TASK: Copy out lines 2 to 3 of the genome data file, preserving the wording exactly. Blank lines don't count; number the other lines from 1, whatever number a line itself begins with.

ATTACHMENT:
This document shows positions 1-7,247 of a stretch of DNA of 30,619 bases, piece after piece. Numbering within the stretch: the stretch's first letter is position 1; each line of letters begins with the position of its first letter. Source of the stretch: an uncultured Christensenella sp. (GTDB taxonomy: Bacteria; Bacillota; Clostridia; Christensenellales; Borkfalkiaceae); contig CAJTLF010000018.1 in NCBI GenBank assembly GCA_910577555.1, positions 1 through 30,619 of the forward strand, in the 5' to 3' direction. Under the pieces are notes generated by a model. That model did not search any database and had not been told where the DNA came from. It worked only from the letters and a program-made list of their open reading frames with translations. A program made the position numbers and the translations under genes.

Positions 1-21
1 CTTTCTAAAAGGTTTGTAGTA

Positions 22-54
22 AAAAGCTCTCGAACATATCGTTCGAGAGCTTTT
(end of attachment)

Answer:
Positions 1-21
1 CTTTCTAAAAGGTTTGTAGTA